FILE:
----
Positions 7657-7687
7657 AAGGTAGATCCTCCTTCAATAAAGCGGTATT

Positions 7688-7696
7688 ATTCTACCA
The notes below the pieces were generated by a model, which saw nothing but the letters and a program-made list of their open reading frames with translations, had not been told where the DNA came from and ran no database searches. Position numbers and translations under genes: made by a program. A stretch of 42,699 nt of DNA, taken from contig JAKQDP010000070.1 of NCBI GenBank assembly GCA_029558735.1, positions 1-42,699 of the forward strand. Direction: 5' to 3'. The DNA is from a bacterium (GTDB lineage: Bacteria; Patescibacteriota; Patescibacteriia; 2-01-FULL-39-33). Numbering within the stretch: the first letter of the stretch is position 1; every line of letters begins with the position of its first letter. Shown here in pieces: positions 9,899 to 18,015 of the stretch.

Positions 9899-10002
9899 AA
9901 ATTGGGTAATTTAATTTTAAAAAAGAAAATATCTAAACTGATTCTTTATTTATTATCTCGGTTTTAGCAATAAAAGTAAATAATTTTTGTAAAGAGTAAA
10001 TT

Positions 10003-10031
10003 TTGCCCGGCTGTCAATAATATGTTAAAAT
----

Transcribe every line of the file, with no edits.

Positions 7657-7687
7657 AAGGTAGATCCTCCTTCAATAAAGCGGTATT

Positions 7688-7696
7688 ATTCTACCA
The notes below the pieces were generated by a model, which saw nothing but the letters and a program-made list of their open reading frames with translations, had not been told where the DNA came from and ran no database searches. Position numbers and translations under genes: made by a program. A stretch of 42,699 nt of DNA, taken from contig JAKQDP010000070.1 of NCBI GenBank assembly GCA_029558735.1, positions 1-42,699 of the forward strand. Direction: 5' to 3'. The DNA is from a bacterium (GTDB lineage: Bacteria; Patescibacteriota; Patescibacteriia; 2-01-FULL-39-33). Numbering within the stretch: the first letter of the stretch is position 1; every line of letters begins with the position of its first letter. Shown here in pieces: positions 9,899 to 18,015 of the stretch.

Positions 9899-10002
9899 AA
9901 ATTGGGTAATTTAATTTTAAAAAAGAAAATATCTAAACTGATTCTTTATTTATTATCTCGGTTTTAGCAATAAAAGTAAATAATTTTTGTAAAGAGTAAA
10001 TT

Positions 10003-10031
10003 TTGCCCGGCTGTCAATAATATGTTAAAAT